FIGURE 2-6 SH 2x4 Wall Design [from 20]

The home was divided into several systems to allow for easier tracking of materials, energy, green-house gases, and cost. System interaction could then be observed when EEH design changes were made. Table 2-1 below summarizes the eight home systems.

TABLE 2-1 Description of Systems

SystemDescription of System
Walls (interior and exterior)Building structure consisting of lumber construction, fasteners and braces, insulation, drywall, exterior sheathing and siding, brick facing, vapor barriers, trim, adhesives and paint.
FloorsFloor joist lumber, deck lumber, carpet, ceramic and vinyl tiles, mortar, fasteners, and adhesives.
Roof/ceilingWood trusses, fasteners, insulation, roof deck lumber, roof weathering materials, soffit and facia materials, gutters and down-spouts.
Foundation/basementGravel substrate, concrete foundation slab and walls, drainage system
Doors/windowsWood hollow core doors, main entry (insulated) door, garage door. All casement and double hung windows including glazing and frames. Patio sliding door considered to be a window.
Appliances/electricalFurnace, air conditioning unit, water heater, range, range hood, refrigerator/freezer, clothes washing machine, clothes dryer, fireplace, electric garbage disposal, dehumidifier, dishwasher, sump pump, copper wire cabling, switches, plug outlets, lamp fixtures, bulbs, and circuit breakers.
Sanitary/pipingBath tubs, jet pump (for master bath), sinks, pedestals, faucets, toilets and accessories, bathroom tiles. Hot and cold water piping, natural gas piping and PVC drainage and vent piping. Air ducts, registers, grills, air intakes, and exhaust flues.
CabinetsKitchen and bathroom cabinets and countertops

2.3 System Boundaries of Life Cycle Analysis

2.3.1 Processes Included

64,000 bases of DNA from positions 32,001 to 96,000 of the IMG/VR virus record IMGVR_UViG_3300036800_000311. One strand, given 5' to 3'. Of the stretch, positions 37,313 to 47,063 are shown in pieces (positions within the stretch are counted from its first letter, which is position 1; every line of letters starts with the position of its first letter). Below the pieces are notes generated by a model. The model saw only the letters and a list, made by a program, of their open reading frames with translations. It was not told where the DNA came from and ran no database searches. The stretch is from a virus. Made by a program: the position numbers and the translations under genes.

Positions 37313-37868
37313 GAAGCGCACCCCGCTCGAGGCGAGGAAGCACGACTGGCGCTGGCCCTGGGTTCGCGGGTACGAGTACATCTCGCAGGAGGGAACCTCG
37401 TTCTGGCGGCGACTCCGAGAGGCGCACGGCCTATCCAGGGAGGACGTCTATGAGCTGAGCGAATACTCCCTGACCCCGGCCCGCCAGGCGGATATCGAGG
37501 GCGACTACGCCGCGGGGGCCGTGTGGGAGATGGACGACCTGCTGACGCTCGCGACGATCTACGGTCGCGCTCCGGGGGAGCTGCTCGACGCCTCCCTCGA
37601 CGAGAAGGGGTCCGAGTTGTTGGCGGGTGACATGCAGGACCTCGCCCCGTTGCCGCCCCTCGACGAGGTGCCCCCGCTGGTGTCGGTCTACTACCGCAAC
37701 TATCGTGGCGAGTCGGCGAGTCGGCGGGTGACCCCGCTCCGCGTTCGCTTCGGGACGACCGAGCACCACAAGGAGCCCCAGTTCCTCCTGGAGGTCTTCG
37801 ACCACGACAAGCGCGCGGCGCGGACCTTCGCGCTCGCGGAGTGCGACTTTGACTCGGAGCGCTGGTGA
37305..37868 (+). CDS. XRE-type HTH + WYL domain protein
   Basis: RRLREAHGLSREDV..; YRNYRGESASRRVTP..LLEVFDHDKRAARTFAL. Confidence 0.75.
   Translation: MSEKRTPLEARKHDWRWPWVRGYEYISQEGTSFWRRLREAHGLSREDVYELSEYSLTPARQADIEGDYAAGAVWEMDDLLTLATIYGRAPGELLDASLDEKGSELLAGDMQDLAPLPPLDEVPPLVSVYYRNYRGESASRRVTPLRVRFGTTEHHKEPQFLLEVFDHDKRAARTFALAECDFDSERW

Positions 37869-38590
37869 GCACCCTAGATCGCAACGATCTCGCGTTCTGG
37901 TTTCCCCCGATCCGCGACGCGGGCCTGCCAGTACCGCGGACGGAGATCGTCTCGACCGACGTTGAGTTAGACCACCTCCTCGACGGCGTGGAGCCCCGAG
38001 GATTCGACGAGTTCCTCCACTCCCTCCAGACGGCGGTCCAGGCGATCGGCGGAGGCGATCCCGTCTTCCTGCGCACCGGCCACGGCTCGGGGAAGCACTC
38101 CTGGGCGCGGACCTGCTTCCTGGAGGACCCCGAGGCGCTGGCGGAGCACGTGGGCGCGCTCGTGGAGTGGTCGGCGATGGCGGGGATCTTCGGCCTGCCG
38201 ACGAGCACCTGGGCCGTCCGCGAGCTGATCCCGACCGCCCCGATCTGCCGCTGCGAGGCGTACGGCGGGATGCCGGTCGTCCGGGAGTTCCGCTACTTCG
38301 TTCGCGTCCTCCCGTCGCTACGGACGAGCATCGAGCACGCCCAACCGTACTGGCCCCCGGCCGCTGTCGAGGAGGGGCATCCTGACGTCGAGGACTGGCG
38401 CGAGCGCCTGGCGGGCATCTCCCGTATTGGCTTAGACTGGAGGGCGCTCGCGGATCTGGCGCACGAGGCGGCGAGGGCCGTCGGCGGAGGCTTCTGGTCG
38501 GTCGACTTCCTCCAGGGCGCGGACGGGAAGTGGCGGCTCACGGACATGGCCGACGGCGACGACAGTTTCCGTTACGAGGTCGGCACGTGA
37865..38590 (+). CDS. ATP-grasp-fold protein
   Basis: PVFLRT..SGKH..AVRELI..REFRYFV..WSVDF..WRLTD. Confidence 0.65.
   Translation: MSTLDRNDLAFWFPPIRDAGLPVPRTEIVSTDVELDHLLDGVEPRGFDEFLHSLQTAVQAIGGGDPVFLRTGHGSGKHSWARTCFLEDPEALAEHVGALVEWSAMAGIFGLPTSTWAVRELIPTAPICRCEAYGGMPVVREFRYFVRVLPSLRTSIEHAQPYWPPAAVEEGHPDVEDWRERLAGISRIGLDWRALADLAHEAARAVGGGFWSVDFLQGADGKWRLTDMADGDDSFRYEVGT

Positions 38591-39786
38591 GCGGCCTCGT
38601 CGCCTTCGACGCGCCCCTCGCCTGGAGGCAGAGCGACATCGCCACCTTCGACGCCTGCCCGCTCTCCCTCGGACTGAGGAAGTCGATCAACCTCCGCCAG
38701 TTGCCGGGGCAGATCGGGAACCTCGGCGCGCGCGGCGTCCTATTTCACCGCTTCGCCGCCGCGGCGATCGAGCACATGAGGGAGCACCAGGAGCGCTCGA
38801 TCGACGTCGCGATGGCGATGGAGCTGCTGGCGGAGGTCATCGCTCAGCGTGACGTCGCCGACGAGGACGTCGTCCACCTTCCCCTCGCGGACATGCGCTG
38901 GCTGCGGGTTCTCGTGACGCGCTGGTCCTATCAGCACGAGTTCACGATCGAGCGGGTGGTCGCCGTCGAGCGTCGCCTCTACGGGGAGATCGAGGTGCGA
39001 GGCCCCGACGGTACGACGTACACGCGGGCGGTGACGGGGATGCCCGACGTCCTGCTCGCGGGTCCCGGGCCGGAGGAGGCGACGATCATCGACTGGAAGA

Primary energy consumption and GWP gas emissions were accounted for in the following processes:

a) raw material extraction, and production of engineered materials (e.g., steel plates, wood studs, copper slabs)
b) manufacturing of building components (e.g., windows, siding, carpet), and appliances
c) transportation of materials from raw material extraction to part fabrication, and from there to the construction site
d) construction of the home at the building site, including site earthwork
e) energy consumed during the use-phase of the home (utility-provided energy)
f) embodied energy of maintenance and improvement materials (as in a, b, and c)
g) demolition of the home after its useful life
h) transportation of demolished materials to recycling centers or landfills (except the concrete foundation and basement floor, which was assumed to remain in the ground)

In order to adequately account for the additional energy and material requirements caused by manufacturing and construction losses, efficiency factors for these two life cycle steps were employed. For the manufacturing of building products and appliances, a 95% efficiency factor (by mass) was assumed for all materials, except for secondary aluminum (88%) [21], ceramic tiles (98%) [22], mortar for ceramic tiles (88%) [23], and vinyl (99.6%) [24]. This 95% efficiency factor reflects waste generated during the various manufacturing processes, such as steel stamping, plastics molding, machining of metal parts, or gypsum board manufacturing.

An additional 5% was used to account for construction losses, which are losses of materials on site due to cutting and fitting (i.e., roof underlayment, copper wire, concrete). For the following house components, the on-site losses were included in total building quantities; the exact percentage of the losses however, could not be identified:

All efficiencies during the material production phase are accounted for in the data sets used for this life cycle step (i.e., raw material production before parts manufacturing).

2.3.2 Processes and Factors Not Included

In an effort to focus on those architectural systems that directly influence energy use and GWP of a residential home, some components that are part of a home and some external factors were not addressed. The following is a list of those issues not included in this study:

It is important to note that, because wood is a renewable resource, its feedstock energy (combustion fuel energy) was not accounted for according to EPA LCI guidelines [25]. However, for materials made from non-renewable resources (e.g., plastics), feedstock energy has been included in the energy inventory.

The environmental burdens associated with the ultimate treatment of the demolished building materials, such as landfilling, recycling, and reuse were not evaluated. Attempting to determine the nature and efficiency of the recycling industry in 50 years would be conjectural. Moreover, attempting to determine which industrial products might be recovered and recycled at that time was deemed beyond the scope of this study. Such information, if available, would have allowed for assignment of material production burden credits to EEH, based on lowered future material production energy requirements.

2.4 Life Cycle Materials Data Base